A group of more than 60 religious leaders, representing more than 20 Christian denominations as well as other religions, gathered at the Greek Orthodox Metropolis of Boston Oct. 9 to discuss ways faith groups can work together to oppose the November ballot question to legalize physician assisted suicide in Massachusetts. Pilot photo/ Gregory L. Tracy
"Who should call a shot or make a decision on somebody else's life? That's not fair. So, I think morally we need to stand together and unify ourselves and recognize that to say 'No' is the only rational and best thing to do for everybody involved," he said.
He said in his ministry he has observed inconsistency in six-months-to-live diagnoses offered by physicians -- a stipulation presented in the wording of the bill concerning patient access to life ending drugs.
"I have known people that I have worked with that were terminally ill, and the doctor said they only had six months or even less to live, but they are still living to this very day. So, we can't try to put ourselves before God or in the place of God and disrespect the process of life," he said.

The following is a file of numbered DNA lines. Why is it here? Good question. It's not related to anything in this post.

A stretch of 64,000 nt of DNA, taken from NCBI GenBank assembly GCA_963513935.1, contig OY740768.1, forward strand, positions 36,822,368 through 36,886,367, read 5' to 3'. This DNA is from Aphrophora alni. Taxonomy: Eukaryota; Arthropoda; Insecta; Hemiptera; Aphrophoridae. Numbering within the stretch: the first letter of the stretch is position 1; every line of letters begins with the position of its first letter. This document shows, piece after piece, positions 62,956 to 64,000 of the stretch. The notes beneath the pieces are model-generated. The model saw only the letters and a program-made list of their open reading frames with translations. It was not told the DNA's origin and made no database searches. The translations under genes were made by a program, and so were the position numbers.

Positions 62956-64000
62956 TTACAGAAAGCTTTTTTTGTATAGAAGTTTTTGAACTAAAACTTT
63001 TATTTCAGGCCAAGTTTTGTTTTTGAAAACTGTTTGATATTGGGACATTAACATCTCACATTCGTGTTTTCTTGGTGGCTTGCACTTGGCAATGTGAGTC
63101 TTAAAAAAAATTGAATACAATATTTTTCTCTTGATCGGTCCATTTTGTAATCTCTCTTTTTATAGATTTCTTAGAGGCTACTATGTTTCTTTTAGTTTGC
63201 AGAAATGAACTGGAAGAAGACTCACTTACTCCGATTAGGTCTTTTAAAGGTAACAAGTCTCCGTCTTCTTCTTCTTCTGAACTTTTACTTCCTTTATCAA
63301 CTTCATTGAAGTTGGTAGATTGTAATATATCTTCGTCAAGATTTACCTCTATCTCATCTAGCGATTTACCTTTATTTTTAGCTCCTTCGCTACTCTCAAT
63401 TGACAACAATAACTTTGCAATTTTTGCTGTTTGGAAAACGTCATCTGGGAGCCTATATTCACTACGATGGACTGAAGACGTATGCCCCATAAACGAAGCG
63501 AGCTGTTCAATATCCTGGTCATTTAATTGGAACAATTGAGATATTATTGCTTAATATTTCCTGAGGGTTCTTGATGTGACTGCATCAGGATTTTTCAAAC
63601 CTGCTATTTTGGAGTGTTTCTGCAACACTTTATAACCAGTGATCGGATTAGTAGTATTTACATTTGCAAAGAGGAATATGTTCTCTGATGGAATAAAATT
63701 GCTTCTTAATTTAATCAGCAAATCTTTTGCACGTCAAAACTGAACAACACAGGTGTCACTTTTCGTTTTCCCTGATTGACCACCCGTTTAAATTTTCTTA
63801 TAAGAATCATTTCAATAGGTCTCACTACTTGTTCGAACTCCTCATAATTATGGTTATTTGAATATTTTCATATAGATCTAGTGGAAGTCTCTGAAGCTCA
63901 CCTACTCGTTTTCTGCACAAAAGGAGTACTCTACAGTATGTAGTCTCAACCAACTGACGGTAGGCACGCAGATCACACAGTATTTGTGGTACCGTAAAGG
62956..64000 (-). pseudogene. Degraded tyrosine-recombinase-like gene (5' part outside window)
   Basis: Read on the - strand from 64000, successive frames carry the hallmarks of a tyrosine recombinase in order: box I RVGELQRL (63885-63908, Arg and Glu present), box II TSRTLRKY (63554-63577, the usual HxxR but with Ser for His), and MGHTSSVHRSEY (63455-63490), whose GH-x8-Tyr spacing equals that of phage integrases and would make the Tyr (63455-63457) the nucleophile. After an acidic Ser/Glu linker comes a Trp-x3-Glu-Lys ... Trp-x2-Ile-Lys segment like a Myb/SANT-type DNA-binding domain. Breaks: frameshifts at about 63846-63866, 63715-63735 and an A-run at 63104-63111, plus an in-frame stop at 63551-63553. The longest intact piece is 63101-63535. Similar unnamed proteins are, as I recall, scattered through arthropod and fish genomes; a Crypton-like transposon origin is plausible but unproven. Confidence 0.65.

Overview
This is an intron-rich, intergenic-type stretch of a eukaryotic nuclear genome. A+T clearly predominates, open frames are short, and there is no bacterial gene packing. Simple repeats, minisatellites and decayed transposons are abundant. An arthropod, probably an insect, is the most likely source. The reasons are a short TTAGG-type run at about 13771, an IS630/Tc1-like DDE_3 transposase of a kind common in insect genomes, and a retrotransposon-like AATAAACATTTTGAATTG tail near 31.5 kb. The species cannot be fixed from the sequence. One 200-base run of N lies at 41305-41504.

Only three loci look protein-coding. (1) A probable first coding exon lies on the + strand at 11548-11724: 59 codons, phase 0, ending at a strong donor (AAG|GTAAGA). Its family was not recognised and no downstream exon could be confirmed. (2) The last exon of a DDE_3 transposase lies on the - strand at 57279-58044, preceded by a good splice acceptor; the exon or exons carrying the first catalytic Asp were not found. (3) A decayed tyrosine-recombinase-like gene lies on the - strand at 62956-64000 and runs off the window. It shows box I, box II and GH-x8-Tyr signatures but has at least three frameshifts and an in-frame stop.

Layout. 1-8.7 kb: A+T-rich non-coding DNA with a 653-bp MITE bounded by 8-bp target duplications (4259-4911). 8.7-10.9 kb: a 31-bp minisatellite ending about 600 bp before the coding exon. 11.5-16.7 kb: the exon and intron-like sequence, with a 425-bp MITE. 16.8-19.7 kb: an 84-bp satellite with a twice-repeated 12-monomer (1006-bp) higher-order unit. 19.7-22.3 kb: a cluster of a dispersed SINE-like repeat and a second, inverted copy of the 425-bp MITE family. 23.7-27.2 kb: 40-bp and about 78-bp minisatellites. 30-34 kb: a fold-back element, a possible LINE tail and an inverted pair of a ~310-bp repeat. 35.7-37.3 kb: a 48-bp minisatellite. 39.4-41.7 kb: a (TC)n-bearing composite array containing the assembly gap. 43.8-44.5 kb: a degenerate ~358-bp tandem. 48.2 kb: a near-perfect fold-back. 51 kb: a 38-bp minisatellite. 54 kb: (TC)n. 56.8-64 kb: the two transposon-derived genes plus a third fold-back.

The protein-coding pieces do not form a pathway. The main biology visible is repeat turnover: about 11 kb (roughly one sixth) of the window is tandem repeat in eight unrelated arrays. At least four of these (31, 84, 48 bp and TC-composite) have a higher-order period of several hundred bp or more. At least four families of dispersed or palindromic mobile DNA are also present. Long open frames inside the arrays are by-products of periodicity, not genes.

Director of communications and past president of the Islamic Center of Boston, Dr. Abdul Cader Asmal worked as a physician for just over 47 years and said the idea of suicide is antithetical to the basic principles of his training as a physician and the tenets of Islam.
"Suicide and Islam are not compatible, and certainly, in that sort of thinking, physician assisted suicide is no better," he said.
Metropolitan Methodios said he admired the unity displayed by the religious leaders.
"I was very pleased with the response, first the people that came, the diversity of the people that came. There weren't just Orthodox, Catholics and Protestants, but brethren of other faiths that were here," Metropolitan Methodios said.
"I was thankful to God for the unanimity of spirit that was shown and that everyone contributed to the meeting," he said.
Cardinal Seán P. O'Malley used the words of St. Ignatius of Loyola to describe the struggle of people of faith against physician assisted suicide.
"We must pray as if everything depended upon God, and work as if everything depended upon us," he said.
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